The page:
Characterization of the immunity factor in producer self protection against Leucocin A.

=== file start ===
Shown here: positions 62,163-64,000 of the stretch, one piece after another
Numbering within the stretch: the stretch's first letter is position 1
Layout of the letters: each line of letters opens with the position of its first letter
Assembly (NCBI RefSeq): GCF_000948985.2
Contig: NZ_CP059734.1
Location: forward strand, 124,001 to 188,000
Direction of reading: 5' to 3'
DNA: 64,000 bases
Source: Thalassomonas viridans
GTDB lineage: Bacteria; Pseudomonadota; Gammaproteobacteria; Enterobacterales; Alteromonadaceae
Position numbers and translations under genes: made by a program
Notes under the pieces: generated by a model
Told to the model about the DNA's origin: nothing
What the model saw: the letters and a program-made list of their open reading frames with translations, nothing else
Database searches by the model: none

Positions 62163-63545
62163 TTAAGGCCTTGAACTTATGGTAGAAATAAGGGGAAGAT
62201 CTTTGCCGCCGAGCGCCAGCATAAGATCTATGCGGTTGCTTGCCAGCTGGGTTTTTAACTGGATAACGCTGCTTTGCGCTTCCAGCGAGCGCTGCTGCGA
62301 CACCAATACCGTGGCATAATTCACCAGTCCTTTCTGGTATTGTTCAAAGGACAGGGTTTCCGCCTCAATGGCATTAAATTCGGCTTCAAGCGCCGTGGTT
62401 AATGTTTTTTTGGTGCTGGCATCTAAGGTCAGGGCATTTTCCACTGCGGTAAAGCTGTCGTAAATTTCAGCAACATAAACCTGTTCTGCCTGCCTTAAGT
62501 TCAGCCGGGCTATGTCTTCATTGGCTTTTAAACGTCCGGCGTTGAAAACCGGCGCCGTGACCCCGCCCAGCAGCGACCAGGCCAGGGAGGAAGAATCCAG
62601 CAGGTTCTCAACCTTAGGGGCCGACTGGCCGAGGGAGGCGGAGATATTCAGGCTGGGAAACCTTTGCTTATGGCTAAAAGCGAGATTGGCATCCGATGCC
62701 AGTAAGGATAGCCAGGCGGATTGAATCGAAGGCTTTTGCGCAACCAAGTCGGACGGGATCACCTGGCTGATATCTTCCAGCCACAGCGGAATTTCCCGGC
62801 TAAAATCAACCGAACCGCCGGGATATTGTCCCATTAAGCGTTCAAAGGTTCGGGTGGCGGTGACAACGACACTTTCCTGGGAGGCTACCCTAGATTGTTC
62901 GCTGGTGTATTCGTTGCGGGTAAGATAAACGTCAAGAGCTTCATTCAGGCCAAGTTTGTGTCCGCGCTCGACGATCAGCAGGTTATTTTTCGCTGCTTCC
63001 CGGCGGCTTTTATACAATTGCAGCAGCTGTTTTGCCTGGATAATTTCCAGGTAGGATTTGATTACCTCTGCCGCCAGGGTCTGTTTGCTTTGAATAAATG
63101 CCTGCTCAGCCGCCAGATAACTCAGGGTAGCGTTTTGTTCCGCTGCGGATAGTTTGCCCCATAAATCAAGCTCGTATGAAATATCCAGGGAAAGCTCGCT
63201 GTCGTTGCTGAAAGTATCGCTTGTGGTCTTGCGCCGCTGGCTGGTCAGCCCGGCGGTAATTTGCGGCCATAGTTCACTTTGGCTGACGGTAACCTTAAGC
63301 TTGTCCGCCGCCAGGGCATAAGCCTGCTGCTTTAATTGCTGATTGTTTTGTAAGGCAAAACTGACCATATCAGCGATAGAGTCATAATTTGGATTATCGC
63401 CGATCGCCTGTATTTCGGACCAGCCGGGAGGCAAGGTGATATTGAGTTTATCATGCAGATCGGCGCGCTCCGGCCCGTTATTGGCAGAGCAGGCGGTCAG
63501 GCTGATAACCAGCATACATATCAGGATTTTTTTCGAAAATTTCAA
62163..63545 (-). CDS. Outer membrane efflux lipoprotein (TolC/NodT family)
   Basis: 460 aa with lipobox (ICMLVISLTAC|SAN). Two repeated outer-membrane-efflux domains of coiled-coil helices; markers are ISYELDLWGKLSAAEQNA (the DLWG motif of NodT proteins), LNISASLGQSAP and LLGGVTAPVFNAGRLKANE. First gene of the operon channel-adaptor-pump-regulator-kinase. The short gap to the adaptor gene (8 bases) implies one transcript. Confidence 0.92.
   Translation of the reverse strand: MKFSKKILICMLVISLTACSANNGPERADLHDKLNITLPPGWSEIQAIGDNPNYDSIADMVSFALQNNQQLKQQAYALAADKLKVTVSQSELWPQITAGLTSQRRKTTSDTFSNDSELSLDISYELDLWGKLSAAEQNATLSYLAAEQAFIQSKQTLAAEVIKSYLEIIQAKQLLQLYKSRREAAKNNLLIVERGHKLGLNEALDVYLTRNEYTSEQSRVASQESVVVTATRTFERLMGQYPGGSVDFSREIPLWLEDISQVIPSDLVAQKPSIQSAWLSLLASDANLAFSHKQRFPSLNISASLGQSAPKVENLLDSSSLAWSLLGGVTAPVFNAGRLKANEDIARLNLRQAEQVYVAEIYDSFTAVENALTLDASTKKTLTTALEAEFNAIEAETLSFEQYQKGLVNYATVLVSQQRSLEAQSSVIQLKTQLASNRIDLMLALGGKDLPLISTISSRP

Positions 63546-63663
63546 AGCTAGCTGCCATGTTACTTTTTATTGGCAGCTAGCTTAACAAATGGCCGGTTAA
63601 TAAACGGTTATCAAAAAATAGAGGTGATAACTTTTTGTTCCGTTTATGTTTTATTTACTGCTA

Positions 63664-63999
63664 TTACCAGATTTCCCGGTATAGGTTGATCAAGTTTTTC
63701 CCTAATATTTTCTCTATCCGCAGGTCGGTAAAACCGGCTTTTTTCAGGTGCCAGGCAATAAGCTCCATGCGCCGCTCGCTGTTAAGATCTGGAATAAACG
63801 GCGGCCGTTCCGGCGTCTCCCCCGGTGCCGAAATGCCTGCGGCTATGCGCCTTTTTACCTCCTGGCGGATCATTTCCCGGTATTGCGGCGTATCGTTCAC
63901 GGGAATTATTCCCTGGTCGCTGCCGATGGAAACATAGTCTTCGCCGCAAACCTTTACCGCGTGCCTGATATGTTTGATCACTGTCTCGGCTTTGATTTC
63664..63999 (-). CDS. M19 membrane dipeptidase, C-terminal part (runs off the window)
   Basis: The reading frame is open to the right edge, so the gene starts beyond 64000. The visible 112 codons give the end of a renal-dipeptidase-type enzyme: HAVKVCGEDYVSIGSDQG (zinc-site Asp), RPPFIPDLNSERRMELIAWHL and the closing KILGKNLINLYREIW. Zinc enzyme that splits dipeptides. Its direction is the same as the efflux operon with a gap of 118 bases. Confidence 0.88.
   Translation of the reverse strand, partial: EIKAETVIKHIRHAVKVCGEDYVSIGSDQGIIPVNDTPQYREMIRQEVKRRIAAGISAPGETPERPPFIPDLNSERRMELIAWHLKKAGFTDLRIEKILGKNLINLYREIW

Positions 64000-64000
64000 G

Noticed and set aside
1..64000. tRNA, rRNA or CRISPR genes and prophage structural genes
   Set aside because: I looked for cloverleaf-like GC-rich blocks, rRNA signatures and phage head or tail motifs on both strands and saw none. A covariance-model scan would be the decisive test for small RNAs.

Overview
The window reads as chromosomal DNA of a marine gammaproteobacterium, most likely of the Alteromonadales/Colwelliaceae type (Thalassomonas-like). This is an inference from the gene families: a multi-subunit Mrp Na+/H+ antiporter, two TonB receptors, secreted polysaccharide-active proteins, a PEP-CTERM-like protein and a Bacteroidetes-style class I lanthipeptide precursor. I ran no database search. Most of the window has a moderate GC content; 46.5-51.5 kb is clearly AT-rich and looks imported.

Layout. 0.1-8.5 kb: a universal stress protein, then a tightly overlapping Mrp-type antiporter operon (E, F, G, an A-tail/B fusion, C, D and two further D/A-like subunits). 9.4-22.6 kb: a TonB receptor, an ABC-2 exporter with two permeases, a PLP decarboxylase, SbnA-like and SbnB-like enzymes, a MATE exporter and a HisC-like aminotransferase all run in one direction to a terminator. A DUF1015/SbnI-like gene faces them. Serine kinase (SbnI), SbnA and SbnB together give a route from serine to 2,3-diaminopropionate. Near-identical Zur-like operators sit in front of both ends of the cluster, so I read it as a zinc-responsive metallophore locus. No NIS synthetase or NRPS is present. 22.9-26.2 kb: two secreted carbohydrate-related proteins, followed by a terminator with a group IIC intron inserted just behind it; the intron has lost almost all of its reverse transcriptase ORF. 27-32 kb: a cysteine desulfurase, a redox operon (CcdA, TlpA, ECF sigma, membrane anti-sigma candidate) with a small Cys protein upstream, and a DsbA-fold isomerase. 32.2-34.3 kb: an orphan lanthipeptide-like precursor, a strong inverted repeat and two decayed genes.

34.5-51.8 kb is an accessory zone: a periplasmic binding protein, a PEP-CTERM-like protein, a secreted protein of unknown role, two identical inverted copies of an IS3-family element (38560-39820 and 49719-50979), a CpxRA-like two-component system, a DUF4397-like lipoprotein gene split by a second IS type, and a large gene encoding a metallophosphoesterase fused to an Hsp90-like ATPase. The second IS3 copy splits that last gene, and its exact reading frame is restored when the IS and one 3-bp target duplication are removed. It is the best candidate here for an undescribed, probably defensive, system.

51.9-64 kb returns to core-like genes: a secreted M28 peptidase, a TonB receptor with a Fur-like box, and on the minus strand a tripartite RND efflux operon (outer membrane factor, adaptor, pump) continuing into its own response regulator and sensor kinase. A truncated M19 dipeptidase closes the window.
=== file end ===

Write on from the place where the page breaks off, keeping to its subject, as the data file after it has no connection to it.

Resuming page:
Lactic acid bacteria produce pediocin-like bacteriocins designated as Class Ha. These antimicrobial peptides are antagonistic against Listeria monocytogenes and other closely related Gram-positive bacteria Self-protection of the producer organism is attributed to the immunity proteins, encoded by genes that are eo-transcribed with the structural gene that encode the bacteriocin. The lactic acid bacterium, Leuconostoc gelidum UAL 187-22 is immune to its own bacteriocin, leucocin A. This is accredited to its immunity protein and the possible absence of a receptor on its cytoplasmic membrane. Leucocin A was purified from the supernatant of 1. gelidum to 90% purity by ion-exhange chromatography and C18 reverse phase High Pressure Liquid Chromatography (RP-HPLC) eluted with an acetonitrile, 0.1% Triflouroacetic acid (TFA) gradient. The immunity gene was isolated from the same producer using the polymerase chain reaction from the recombinant plasmid pJF 5.5 using primers EAL-2 and EAL-3. The amplicon was truncated into versions A and B by removing the C- and N-terminals, with HaeIII and ClaI restriction enzymes, respectively. The amplicon and the truncated fragments A and B were cloned into pMALc2 to construct recombinant plasmids pKPl, pKPIA and pKPIB, correspondingly, which were transformed into Escherichia coli (E. coli) strain JMI03. Clones were confirmed by colony PCR and Southern blot hybridization. The recombinant clones were subsequently expressed as MBP-IP, MBP-IPA and MBP-IPB fusion proteins that were verified by Western blot using the anti-MBP antibody. Factor Xa protease was used to cleave MBP from the proteins of interest. The resulting pure immunity protein versions had an approximate molecular weight of slightly more that 10 kDa. The binding interactions of the purified immunity protein constructs and leucocin A were compared on the Biacore 2000 instrument with surface plasmon resonance. None of the immunity constructs interacted with leucocin A, however, the N-terminal region of the immunity protein interacted with the cytoplasmic extract.